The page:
• who a particular programme will benefit (pupil, parent, teacher, for example)
  • what core knowledge/skills will be developed
  • what stage of the learner journey is supported (e.g. career awareness, exploration or preparation)
  • what sector is involved
  • how a programme is delivered, and other details.

The Prospectus, produced by Bradford Council, can be found online here, or if you wish to speak to someone from Bradford Council about it, call 01274 439554 or email here.

Forster Square plans get public thumbs-up

A public consultation on the future of Forster Square station has resulted in an 85% approval rate for the new look.

The current building will be replaced, as will the lift and staircase as part of a £17 million redevelopment scheme. The short public consultation in December resulted in 340 online and 400 paper responses.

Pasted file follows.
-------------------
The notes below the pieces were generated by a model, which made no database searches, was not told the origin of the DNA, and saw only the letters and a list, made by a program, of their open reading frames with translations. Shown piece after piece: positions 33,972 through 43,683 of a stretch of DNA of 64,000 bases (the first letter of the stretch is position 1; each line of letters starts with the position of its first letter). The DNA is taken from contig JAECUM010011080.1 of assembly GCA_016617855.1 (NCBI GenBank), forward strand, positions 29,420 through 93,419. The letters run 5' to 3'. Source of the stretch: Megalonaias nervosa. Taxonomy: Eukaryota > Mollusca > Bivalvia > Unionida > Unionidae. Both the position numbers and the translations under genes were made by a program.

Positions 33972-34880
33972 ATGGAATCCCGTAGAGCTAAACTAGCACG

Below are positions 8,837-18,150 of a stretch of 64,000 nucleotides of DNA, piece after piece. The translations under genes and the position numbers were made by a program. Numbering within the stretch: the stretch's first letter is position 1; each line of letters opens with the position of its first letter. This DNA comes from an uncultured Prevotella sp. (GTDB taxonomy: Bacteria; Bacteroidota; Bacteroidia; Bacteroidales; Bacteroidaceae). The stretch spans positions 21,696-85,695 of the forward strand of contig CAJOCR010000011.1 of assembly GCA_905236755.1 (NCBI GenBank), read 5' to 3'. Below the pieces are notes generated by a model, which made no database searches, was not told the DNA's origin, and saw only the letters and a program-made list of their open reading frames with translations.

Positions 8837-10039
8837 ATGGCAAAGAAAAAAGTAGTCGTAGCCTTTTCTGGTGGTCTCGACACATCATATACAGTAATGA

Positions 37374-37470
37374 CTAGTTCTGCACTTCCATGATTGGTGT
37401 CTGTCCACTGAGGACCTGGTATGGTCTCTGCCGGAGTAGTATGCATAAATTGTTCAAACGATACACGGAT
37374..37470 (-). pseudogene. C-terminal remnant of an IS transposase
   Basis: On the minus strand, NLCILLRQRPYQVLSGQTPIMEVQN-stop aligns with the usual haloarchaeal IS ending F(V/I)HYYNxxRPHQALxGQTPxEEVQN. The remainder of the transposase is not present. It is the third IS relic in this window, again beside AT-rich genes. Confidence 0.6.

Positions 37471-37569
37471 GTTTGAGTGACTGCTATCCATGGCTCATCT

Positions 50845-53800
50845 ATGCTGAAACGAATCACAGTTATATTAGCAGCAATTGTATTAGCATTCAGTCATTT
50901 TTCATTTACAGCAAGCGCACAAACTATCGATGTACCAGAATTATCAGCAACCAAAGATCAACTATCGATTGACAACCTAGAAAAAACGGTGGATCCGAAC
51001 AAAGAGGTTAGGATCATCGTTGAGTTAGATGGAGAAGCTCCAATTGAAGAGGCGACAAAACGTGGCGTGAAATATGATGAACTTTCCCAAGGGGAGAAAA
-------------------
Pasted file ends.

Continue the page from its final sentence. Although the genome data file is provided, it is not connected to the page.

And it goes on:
A process to procure services will begin within weeks/months, and the aim is to complete the project by Spring/Summer 2021.

The scheme is being financed by the West Yorkshire Combined Authority’s transport fund.

Read more about this item on the Telegraph & Argus website here.

Local Plan Allocation Process to be discussed

The next meeting of Bradford Development & Transport Forum will take place at 2pm on Thursday 1 February.

The Forum is described by the Council as “the premier portal for planning agents, developers and transportation professionals to:

  • learn about changes to services we offer plus new services
  • understand how Bradford is responding to changing legislation
  • developing its land use and transport strategies for the future.

The meeting will take place in City Hall, and the agenda includes the Local Plan Allocation Process and Brownfield Register.

Contact the Council direct for more information on 01274 432894 .

Trade with Europe to remain strong, says survey

The British Chambers of Commerce has said that any future UK-EU trade deal must minimise barriers to trade.

Survey results, carried out in partnership with DHL, show that UK businesses regard Europe as their primary trading partner for the foreseeable future.

The results found that over the next three years, the top two markets which most businesses plan to start or continue exporting to are Western Europe (44%), and Central and Eastern Europe (32%). Western Europe (36%) is also the market which most firms plan to import from.